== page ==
英语原文共 80 页，剩余内容已隐藏，支付完成后下载完整资料
Multi-component Evaporation Model
The multi-component evaporation is based on the Abramzon-Sirignano approach, which has been extended by Brenn et al. [2.13]. The main difference to the single-component case is that mass transfer of every component is taken into account separately, whereas heat transfer remains a global mechanism (Figure 2-2). The resulting mass flow rate then is the sum of the single contributions:
本文使用多相蒸发模型对添蓝液滴的蒸发过程进行描述。该模型是在Abramzon-Sirignano 模型的基础上，分开考虑了每一组分的质量传递过程，而在描述热量传递过程时仍然将液滴看作整体，如图2-2 所示。
The distribution of the components inside the droplet is assumed to be homogeneous. This assumption is justified for sufficiently high liquid mass diffusivities and moderate evaporation rates. That means, according to the “rapid mixing” approach the model is based on the assumption of a homogeneous liquid composition, which also reduces calculation time.
From integration over the concentration boundary layer surrounding the droplet, one gets equations for the i-th component evaporation mass transfer rate.
The modified Sherwood number is related to the standard Sherwood number Sh0 via the same correction function as given in the previous chapter for the single component case. It is evaluated with thermophysical properties for component i, i=1,...,N.
As given in the Spalding number for component i is
which is calculated with individual concentrations of component i at the drop surface and at infinity.
Further in contrast to [2.13] the total droplet radius instead of the volume equivalent partial radius is used to assure consistency for the limiting case of same fuel in all components (see [2.28]).
The mass transfer rate can also be calculated from an energy balance in the thermal boundary layer and subsequent integration. However, now thermophysical properties have been set up as average values over the components indicated below by an overbar.
The mass transfer rates are calculated using a similar iteration procedure as in the single component case. From the mass loss the new droplet mass, diameter, fuel composition as well as source terms for the fuel species transport equations are calculated. Finally using the equation given below the heat transferred to the drop is determined as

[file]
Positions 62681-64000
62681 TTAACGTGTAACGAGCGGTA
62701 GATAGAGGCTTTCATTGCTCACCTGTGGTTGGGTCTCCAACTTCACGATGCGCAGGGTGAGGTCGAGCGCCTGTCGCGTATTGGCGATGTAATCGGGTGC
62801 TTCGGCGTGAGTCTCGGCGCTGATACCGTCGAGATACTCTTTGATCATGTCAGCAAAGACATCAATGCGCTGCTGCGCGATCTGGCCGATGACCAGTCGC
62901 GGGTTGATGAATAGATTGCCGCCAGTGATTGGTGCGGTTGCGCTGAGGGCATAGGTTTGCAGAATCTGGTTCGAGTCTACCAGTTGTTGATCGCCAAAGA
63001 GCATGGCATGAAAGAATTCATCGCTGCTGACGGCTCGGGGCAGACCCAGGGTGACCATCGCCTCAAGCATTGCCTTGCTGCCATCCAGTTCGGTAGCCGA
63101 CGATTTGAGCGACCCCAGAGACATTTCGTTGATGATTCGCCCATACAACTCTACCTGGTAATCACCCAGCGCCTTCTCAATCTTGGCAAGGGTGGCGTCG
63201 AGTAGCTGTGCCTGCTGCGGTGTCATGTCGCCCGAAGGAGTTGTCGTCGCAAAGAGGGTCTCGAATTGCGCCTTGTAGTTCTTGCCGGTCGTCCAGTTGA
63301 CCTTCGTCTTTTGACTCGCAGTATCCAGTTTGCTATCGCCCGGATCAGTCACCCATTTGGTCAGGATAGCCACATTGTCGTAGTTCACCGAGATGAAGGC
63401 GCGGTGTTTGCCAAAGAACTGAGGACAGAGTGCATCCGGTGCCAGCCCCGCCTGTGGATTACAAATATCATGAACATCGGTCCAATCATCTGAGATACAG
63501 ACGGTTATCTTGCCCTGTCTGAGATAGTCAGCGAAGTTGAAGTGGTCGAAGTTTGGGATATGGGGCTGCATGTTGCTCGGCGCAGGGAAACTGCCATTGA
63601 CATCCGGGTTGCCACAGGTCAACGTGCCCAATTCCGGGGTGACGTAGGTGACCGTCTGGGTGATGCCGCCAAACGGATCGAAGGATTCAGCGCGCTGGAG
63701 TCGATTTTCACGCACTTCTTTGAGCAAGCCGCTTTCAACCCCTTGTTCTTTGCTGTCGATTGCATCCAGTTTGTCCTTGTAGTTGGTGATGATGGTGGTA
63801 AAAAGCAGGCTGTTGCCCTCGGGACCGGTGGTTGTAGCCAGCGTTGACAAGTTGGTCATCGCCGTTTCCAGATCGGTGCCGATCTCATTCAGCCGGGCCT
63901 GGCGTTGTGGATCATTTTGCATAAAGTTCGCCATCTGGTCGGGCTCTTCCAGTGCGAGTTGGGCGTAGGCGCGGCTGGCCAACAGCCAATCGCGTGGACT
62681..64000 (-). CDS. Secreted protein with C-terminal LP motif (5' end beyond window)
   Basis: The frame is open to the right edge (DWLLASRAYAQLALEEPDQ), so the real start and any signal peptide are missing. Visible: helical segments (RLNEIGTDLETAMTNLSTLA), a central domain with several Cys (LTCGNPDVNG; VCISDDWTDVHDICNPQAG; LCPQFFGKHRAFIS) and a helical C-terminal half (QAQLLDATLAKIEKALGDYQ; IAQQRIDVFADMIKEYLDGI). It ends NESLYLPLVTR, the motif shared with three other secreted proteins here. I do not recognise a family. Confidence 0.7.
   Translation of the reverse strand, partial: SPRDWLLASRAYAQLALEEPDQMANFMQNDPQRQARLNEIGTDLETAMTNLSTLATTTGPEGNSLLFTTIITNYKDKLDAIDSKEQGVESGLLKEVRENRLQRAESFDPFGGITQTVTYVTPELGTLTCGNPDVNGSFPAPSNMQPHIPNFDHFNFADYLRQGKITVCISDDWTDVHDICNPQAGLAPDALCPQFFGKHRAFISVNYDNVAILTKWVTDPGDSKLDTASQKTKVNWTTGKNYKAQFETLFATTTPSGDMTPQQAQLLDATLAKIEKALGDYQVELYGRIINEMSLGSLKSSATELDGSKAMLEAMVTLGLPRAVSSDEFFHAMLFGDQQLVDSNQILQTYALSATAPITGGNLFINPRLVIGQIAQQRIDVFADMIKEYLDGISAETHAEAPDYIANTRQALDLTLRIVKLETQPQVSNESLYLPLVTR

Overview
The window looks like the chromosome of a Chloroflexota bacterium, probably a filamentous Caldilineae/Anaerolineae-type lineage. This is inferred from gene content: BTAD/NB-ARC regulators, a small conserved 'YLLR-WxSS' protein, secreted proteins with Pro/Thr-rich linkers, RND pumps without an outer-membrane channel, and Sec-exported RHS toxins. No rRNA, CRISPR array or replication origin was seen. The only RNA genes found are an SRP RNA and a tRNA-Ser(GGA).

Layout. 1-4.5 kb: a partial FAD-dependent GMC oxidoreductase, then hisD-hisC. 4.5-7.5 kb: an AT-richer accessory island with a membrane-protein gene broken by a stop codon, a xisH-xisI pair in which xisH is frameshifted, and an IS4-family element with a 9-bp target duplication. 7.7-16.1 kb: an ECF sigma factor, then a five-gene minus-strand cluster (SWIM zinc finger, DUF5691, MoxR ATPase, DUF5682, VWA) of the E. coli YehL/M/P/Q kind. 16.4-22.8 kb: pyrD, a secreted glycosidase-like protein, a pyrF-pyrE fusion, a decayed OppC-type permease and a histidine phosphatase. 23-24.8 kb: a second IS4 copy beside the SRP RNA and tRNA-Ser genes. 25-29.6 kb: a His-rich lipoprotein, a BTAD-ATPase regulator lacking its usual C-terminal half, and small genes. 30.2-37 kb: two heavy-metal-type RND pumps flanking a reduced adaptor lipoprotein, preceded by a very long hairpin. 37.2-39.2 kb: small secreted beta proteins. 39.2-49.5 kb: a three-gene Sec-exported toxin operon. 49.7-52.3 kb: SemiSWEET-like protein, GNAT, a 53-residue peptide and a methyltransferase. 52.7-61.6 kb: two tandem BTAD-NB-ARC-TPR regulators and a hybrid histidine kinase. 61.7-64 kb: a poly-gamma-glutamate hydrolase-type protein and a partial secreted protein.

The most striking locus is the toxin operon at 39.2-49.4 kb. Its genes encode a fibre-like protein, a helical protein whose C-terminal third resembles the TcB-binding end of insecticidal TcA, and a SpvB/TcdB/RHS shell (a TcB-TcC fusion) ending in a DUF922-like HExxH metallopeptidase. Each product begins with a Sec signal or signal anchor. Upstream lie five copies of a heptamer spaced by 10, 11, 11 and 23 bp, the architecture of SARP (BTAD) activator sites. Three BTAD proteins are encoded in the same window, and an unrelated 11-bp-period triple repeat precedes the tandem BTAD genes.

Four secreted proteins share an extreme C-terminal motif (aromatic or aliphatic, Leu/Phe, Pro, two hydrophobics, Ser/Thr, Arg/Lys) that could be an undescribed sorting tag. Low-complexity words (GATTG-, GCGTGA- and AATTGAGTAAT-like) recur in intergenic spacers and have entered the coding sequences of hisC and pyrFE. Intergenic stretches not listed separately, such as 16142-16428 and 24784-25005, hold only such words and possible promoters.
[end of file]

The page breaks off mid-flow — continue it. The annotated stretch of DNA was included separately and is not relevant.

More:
This enters the energy balance, from which the new drop temperature is calculated. The mole fractions of the components used to calculate mixture fractions and mixture properties at the drop surface are calculated using the activity coefficients . Thus real gas behavior is taken into account igamma;
instead of Raoultsrsquo;s law corresponding to=1.Considering a real liquid, the activity coefficient takes into account the interdependence of the various components due to shape and interaction forces between the molecules. From the various methods for the determination of gamma;i here the UNIFAC method is used, which is based on the molecular structure of the components [2.68 , 2.69]. More details about the implementation and validation of the model can be found in [2.28].
18.104.22.168. Huh-Gosman Model
This model assumes nozzle flow turbulence as decisive for the break-up mechanism and is based on the work of Huh and Gosman as well as Huh, Lee and Koo [2.40], [2.41]. The turbulent fluctuations are characterized by turbulent length and time scales. For the turbulent length and time scales Lt and tau;t algebraic formulae are used.
with C0 kept constant as C0=0.92. This value has been fitted for DGI multi-hole injection conditions. Initial values for the length and time scale C5 and C6 have to be provided as input parameters, which stand for initial turbulent length scale and turbulent time scale. Those can be calculated from average TKE and TED values in the nozzle cross section as shown above. Here KC indicates a form loss coefficient at the contraction corner with typical value of 0.45, constant Kt should be set to 0.27, s denotes the flow contraction coefficient with typical value of 0.9 and Cd is the nozzle discharge coefficient (0.7 to 0.9). In this model the break-up length scale LA is taken from the turbulent length scale Lt as
The break-up time scale tau;A is determined from a linear combination of the turbulent and aerodynamic time-scales
The aerodynamic time scale tau;W =f(LW ) is taken from a Kelvin-Helmholtz instability analysis using an aerodynamic length scale calculated from
The break-up rate is finally determined from the ratio of atomization length and time scales.
As in the WAVE or FIPA models child droplet production can be adjusted using two additional model parameters C7 and C8 in this model also.
22.214.171.124. Kuhnke/Wruck Wall Interaction and Wall Heat Transfer Models
The model of Kuhnke [2.45] is an advanced wall interaction model, which in contrast to other models also takes into account the wall temperature TW besides the impact parameter K. It is used especially to describe the spray/wall interaction in SCR spray applications, but can also be applied elsewhere, when wall temperature is of importance.
Depending on a dimensionless wall temperature
and a dimensionless droplet velocity
the Kuhnke model distinguishes between four regimes (see Figure 2-16):